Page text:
<p>no only a bit yES, but if you say the a cable on AC is no danger, your the little prick here</p>
<p>and for your info before you think again your OWN story's,like the Flinstones,</p><p>In a coil on a role an Carry hight watts and Amps.</p><p>They to temp messure iT.</p><p>But ONLY IN A LONG TIME IT WILL BE DANGERUS.</p><p>IS IT CLEAR NOW.</p><p>MY GOD WHAT A STORY MAKERS HERE</p><p>So no DC .</p>
<p>I was under the impression that USB cables carried DC, not AC</p>
<p>BOTH.</p><p>The battery charging current thru a USB cord is DC. Loading files thru a USB cord, that is AC. </p>
<p>True, but the AC is VERY low power, not like the AC from a wall outlet. So the losses would not be important. In fact, there are many off-the-shelf audio, video and USB cords that are coiled like this.</p>
The inductance of the coil is a joke at the frquencies involved. A little knowledge is a dangerous thing. Companies make money off this kind of ignorance. They sell ridiculoisly heavy audio cable by saying that audio only travels on the wire surface when this effect only occurs at fequencies millions of times higher than audio.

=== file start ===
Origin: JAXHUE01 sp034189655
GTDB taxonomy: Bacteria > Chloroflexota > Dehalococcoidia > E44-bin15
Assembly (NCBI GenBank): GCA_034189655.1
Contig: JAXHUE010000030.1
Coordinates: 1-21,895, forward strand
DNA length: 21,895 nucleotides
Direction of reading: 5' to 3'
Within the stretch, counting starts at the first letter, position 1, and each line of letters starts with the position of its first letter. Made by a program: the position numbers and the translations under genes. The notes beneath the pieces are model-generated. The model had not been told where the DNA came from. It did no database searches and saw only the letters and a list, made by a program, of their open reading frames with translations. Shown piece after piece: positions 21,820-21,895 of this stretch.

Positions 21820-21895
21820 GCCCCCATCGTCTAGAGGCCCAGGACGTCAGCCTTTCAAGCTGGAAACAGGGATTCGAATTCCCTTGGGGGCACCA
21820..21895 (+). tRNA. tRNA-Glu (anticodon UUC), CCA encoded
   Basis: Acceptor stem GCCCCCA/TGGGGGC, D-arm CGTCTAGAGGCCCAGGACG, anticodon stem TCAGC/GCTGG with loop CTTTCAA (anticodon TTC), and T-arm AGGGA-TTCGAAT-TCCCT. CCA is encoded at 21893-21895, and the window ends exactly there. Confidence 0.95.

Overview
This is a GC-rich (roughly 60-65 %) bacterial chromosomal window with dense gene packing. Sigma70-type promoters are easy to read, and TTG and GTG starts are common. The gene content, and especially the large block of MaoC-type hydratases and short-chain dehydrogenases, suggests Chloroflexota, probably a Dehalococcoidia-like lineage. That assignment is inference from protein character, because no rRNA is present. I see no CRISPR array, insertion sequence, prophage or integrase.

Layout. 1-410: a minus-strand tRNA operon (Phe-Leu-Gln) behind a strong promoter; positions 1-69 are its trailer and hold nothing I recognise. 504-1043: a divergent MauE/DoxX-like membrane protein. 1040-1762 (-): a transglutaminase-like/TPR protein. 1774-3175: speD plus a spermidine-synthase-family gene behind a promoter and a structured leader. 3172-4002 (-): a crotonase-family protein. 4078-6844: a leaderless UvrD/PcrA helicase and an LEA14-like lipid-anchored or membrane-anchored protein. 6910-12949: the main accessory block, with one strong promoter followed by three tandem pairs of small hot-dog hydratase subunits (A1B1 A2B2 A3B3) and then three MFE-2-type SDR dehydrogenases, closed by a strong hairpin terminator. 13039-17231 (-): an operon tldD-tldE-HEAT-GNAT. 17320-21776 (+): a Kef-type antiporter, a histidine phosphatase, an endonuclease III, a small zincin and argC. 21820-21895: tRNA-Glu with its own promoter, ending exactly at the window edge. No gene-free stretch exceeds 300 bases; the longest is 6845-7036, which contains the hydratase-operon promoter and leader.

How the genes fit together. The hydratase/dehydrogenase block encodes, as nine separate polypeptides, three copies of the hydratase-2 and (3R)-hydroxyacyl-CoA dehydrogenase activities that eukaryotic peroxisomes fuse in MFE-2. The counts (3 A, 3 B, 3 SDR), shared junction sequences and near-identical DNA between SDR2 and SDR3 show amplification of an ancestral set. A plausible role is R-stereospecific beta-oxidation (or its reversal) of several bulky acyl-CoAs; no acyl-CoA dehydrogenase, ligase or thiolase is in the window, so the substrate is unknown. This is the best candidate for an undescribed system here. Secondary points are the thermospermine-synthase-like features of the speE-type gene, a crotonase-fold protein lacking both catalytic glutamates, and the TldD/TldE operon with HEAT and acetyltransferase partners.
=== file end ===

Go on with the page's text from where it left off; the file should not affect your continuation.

<p>Just what are the frequencies involved? </p><p>Consider that the cable may be used for a USB 3.0 data transfer. USB 3.0 is spec'ed to transfer at 5 Gbit/s. </p><p>Unless the cable is shielded, the air-core single layer inductor formed by the coiling can have significant impedance at GHz frequencies.</p>
<p>how do you think you got your DC, always need AC for it,is for charging or as a mains to DC</p>
They carry both. There are 4 wires. One pair carries 5 volts DC and the other pair carries data, which is definitely not DC. They sell coiled usb cables and this talk of the coil affecting the signal is utter nonsense. It is like saying that weighing yourself with or without a cash register receipt in your pocket will make a difference
Good point but everything is sort of AC when it is turned on and off. It is not so much &quot;alternating&quot; current AC &quot;changing&quot; current that causes the problem. Thus the arc welder example described previously. It also depends on what effect you are talking about. A coil will generate a magnetic field with DC. That's how a solenoid works.
Coiled AC line cords are a common item. The inductance of an air core coil of a few dozen turns at 60 hz is a joke.. Besides, you have both sides of the AC line there that cancel each other out. AC chokes are usually in the Henry range and you are talking about micro Henrys
Not all cords are cords are thermal plastic that gets soft when you heat it. Some are rubber that can tolerate quite a bit of heat until it starts to burn. You don't mean 1000 amps but 1000 watts The total srvice for my whole house is 200 amps. 1000 watts is about 8 amps at 120 volts AC line voltage.